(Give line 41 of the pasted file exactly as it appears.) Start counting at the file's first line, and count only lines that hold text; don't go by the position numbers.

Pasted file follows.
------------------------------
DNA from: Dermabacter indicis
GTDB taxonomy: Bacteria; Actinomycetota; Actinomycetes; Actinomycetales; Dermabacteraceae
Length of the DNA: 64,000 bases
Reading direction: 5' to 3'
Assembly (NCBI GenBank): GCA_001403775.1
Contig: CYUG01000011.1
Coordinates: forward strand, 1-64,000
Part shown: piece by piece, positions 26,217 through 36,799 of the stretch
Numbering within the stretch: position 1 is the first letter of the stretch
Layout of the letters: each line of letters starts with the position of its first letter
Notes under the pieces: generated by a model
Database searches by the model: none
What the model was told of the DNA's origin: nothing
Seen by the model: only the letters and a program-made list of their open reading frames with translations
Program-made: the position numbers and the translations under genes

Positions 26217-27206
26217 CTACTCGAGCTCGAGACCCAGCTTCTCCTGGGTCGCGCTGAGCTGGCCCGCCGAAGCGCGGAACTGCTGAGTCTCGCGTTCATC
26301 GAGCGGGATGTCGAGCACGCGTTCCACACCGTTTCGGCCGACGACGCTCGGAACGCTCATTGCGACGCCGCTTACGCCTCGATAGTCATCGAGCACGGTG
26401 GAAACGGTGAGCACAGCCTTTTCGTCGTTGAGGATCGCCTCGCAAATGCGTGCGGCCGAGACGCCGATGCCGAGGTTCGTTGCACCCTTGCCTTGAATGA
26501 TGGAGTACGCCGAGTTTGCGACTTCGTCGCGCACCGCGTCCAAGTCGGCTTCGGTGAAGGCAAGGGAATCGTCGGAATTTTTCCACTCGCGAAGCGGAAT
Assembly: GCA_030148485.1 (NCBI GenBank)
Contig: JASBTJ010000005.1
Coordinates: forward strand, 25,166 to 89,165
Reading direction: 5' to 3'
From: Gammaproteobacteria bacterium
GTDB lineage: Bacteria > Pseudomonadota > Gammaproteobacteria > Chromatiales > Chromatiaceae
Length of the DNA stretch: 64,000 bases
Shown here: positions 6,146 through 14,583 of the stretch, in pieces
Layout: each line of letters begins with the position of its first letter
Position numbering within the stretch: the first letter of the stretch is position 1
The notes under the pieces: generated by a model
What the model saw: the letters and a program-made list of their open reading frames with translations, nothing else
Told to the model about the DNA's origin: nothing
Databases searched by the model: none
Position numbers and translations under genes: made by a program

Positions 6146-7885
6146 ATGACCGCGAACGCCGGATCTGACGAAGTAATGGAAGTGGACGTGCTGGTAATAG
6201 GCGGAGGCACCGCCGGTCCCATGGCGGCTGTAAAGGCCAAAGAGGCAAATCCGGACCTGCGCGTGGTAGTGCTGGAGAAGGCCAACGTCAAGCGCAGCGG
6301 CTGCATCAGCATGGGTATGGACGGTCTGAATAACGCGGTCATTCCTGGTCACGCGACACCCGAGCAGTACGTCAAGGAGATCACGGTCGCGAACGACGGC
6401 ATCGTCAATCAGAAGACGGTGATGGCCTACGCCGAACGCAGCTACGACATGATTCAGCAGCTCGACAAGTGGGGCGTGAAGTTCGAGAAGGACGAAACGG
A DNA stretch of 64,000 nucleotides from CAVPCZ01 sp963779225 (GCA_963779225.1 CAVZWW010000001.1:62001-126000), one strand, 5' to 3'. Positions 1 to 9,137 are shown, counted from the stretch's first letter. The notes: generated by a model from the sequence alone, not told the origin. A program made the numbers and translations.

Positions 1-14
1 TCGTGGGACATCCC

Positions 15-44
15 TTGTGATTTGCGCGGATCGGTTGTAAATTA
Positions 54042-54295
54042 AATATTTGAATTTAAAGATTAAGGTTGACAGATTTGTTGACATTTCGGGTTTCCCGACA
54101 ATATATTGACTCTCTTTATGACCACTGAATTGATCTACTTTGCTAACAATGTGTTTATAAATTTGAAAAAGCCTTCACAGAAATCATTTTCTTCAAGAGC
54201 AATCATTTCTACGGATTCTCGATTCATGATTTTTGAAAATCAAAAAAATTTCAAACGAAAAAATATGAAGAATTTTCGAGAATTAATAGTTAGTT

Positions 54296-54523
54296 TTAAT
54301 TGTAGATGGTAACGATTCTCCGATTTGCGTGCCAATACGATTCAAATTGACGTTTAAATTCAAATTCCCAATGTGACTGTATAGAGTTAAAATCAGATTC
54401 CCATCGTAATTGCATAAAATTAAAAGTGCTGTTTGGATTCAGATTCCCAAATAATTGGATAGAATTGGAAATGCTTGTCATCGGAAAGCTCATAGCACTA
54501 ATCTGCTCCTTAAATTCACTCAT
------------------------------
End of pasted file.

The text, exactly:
A DNA stretch of 64,000 nucleotides from CAVPCZ01 sp963779225 (GCA_963779225.1 CAVZWW010000001.1:62001-126000), one strand, 5' to 3'. Positions 1 to 9,137 are shown, counted from the stretch's first letter. The notes: generated by a model from the sequence alone, not told the origin. A program made the numbers and translations.